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UPDATE: SLO City Council approves added 1% sales tax for Nov. ballot

Posted at 9:00 AM, Jul 21, 2020
and last updated 2020-07-22 02:49:47-04

UPDATE (11:45 p.m.) - The San Luis Obispo City Council voted to add the one percent sales tax to the November 2020 ballot.


The San Luis Obispo City Council is looking at adding a one percent sales tax to help with its COVID-19 related budget deficit.

The council will discuss the issue at its Tuesday night meeting and decide whether to present it to voters through a ballot measure in November.

The current sales tax in San Luis Obispo is 7.75 percent, the same as Paso Robles, Atascadero, Pismo Beach, Grover Beach, Arroyo Grande, and Morro Bay.

The council will consider a 1 percent increase to an existing .5 percent local revenue measure first approved by voters in 2006 and scheduled to sunset in 2023.

City leaders are acting now to replace the initial tax with a 1.5 percent tax, which would bring the total sales tax to 8.75 percent in SLO and bring in an estimated $21.6 million annually to maintain essential services and facilities.

San Luis Obispo, like much of the world, is suffering the financial blow of COVID-19. According to the report produced by SLO City Manager Derek Johnson, the city is facing a revenue shortfall of $8.6 million in its 2020-2021 general fund.

Though many residents are now forced to pinch pennies too, city leaders say the majority of survey respondents back this tax.

"Most of the respondents indicated they believe the economy will have began its recovery or will have fully recovered in the next couple years and they recognize its a long term measure," Johnson said. "We did determine through the survey that depending on how severe you thought COVID would impact the economy, your support did not differ, you still recognized there's a need in SLO and you supported that need."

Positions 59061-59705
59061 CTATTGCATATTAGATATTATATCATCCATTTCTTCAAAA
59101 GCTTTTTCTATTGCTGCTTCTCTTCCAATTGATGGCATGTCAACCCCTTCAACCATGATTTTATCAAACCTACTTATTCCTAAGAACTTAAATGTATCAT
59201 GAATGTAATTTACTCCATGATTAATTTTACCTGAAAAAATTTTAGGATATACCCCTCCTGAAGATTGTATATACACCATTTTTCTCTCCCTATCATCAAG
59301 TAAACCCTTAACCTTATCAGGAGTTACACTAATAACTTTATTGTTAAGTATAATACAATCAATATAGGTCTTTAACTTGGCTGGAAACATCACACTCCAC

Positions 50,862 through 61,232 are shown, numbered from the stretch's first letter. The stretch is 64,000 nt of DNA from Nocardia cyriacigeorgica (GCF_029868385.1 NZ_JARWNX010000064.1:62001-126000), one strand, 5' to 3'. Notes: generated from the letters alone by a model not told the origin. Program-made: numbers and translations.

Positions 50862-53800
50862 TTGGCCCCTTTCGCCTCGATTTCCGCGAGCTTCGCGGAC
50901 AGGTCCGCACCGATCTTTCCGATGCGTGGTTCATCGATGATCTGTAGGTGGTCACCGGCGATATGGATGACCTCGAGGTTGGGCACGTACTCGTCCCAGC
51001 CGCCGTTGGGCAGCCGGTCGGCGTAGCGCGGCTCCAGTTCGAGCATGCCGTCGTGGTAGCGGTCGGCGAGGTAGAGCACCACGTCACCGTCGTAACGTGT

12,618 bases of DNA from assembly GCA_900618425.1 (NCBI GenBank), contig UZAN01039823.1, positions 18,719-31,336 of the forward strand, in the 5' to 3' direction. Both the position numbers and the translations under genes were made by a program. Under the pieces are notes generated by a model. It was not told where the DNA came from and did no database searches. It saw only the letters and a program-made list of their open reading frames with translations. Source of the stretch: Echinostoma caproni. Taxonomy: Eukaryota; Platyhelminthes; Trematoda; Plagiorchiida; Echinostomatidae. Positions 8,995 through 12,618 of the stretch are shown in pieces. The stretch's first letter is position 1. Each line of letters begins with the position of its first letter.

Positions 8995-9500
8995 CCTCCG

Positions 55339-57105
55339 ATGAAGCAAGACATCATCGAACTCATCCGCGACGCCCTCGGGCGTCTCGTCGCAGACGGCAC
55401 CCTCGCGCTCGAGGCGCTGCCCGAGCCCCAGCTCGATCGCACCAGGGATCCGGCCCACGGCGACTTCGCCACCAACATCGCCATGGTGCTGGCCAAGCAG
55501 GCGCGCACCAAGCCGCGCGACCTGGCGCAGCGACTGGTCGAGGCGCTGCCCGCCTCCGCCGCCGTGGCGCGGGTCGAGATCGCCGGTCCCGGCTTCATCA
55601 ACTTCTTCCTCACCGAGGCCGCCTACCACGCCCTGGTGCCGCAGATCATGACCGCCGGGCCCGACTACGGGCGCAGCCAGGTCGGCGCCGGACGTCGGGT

The city conducted surveys from December to April and then again in June to determine the priorities of SLO residents in order of highest priority.

The results concluded from the December-April survey are:

1. Address homelessness
2. Keep public areas safe and clean
3. Preserve open space and natural areas
4. Maintain police, fire/emergency response
5. Protecting long-term fiscal stability

In the June survey, which was conducted at the height of the pandemic, the results are:

1. Keep public areas safe and clean
2. Protecting long-term fiscal stability
3. Preserve open space and natural areas
4. Programs that support economic recovery
5. Maintain public safety, fire and emergency response

The survey shows support for the 1 percent sales tax increase from 63 percent of respondents in the first survey and 71 percent in the second survey.

Due to revenue shortfalls in the 2020-2021 budget, city leaders reduced the general fund by $4.7 million, nixing 16 of the originally planned 102 projects to be funded by this tax.

As part of the adopted 2020-21 Supplemental Budget, the City’s top priority is economic stability, recovery and resiliency.

City councils in Grover Beach and Pismo Beach have already approved the increase and will present it to voters in November.

The draft ballot measure reads:

City of San Luis Obispo Community Services/Investment - Shall an ordinance to provide funding to protect City of San Luis Obispo's financial stability; maintain fire/community safety, health emergency/disaster preparedness; protect creeks from pollution; address homelessness; keep public areas clean/safe; retain local businesses; maintain youth/senior services, streets, open space/natural areas, and other general services by extending voter-approved funding at a 1.5¢ rate, providing approximately $21,600,000 annually until ended by voters; requiring audits/all funds used locally, be adopted?